III. Country Actions Against Drugs in 1998

Policy Initiatives. The SFRY launched no new policy initiatives in 1998.

Accomplishments. The SFRY 's most significant accomplishment was to secure a customs agreement with Hungary.

Law Enforcement Efforts. SFRY customs authorities report that 117 kilograms of cocaine, 26 kilograms of marijuana, and 17 kilograms of heroin were seized through the first ten months of 1998. In all cases the drugs were tracked to their internal destinations, arrests were made, and convictions obtained, according to customs officials. Police, the only agency with authority to make arrests in the SFRY , and customs work jointly to combat drug smuggling.

Corruption. No incidences of official involvement in narcotics smuggling activities have surfaced in the press.

Agreements and Treaties. The SFRY has customs agreements Russia, Romania, Bulgaria, Hungary, and Macedonia. Customs officials anticipate the completion of a similar agreement with Slovakia in the near future. Negotiations are also ongoing with Greece and Cyprus. Austria recognizes the old Austria-Yugoslavia customs agreement. The SFRY adheres to the 1902 US-Yugoslavia extradition treaty.

Cultivation/Production. Little cultivation or production of narcotics is believed to occur in the SFRY.

Drug Flow/Transit. SFRY customs authorities claim that marijuana has entered the SFRY via smuggling boats that operate on Lake Skadar between Albania and Montenegro. These boats smuggle a wide variety of consumer goods into the SFRY , but customs officials contend the cargoes often contain small quantities of marijuana. The two 1998 seizures of cocaine led SFRY customs to believe that cocaine has for several years been entering the country in small quantities via mail or in larger quantities through via trucks or ships. The same officials claimed that heroin interdiction was becoming more difficult given the entry of small quantities smuggled across the inadequately controlled Kosovo-Albania and Kosovo-Macedonia borders. The small quantities are collected in Kosovo for movement forward by any means except airplane--a means of conveyance not favored by traffickers in the SFRY.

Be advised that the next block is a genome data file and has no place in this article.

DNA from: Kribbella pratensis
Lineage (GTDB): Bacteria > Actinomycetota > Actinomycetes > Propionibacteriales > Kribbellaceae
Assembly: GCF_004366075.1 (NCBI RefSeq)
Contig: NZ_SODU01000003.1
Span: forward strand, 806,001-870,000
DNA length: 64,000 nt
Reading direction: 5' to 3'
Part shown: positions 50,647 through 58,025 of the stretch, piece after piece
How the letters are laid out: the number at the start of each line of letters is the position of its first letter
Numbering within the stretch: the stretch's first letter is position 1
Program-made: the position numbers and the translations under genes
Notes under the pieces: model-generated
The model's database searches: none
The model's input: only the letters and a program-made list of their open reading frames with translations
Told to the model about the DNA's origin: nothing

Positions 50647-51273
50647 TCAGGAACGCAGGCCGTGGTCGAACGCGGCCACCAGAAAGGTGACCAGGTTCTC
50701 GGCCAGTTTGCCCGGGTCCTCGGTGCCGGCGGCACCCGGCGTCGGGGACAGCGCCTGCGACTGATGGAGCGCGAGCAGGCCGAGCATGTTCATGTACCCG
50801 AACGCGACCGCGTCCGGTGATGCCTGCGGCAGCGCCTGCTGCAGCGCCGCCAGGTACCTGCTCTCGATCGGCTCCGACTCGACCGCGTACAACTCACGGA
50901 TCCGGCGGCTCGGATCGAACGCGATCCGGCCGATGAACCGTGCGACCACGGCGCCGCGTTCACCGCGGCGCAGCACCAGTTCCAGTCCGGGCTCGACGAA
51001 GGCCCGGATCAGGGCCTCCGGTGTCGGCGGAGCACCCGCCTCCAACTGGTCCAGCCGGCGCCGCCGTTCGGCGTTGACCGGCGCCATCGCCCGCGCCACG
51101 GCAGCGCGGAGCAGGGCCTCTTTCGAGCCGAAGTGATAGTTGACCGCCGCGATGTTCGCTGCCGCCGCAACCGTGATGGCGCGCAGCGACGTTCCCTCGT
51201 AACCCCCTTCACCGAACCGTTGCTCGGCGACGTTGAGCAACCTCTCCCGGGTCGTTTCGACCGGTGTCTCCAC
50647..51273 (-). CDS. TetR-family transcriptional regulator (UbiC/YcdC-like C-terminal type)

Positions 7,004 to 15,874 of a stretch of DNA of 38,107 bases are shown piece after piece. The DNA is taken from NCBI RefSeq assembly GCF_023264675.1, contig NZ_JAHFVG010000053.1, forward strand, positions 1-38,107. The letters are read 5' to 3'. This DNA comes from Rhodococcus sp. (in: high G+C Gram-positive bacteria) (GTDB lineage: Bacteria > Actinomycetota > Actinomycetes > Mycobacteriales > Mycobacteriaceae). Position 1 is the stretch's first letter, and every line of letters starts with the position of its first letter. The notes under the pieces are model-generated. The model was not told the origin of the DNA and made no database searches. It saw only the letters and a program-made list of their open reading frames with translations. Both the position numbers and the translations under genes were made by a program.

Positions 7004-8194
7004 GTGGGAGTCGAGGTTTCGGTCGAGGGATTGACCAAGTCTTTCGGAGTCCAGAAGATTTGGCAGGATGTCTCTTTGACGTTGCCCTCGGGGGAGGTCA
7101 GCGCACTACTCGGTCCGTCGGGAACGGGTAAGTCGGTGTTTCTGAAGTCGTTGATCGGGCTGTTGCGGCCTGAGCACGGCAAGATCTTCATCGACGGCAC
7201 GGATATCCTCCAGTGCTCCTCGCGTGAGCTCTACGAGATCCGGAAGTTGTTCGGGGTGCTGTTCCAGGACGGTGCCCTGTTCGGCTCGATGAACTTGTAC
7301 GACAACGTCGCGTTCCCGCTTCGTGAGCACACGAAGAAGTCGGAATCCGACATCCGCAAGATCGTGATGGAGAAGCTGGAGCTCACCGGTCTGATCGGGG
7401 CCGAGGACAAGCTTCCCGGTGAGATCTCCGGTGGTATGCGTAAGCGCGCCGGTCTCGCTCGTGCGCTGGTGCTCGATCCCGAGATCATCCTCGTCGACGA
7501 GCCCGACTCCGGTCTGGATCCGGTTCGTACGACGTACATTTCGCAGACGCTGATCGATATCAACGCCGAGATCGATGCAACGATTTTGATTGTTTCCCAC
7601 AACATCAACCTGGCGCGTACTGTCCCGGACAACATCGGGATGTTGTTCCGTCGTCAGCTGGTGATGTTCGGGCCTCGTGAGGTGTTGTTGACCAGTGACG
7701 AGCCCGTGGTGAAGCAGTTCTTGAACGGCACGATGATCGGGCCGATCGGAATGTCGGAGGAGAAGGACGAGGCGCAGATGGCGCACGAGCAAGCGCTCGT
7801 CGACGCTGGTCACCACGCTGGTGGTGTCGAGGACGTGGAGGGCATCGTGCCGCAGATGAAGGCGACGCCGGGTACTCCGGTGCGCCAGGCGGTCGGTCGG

Demand Reduction. A hard-hitting anti-drug abuse campaign in 1998 has featured television ads, billboards, and other advertisements intended to reduce demand.

IV. U.S. Policy Initiatives and Programs

The United States does currently not have any bilateral programs with the SFRY. SFRY enforcement authorities complain that the SFRY 's international isolation is debilitating and have requested restoration of at least some customs/law enforcement consultations.

Back to Top
Copyright © 1995-2023 HR-Net (Hellenic Resources Network). An HRI Project.
All Rights Reserved.

HTML by the HR-Net Group / Hellenic Resources Institute, Inc.
Saturday, 27 February 1999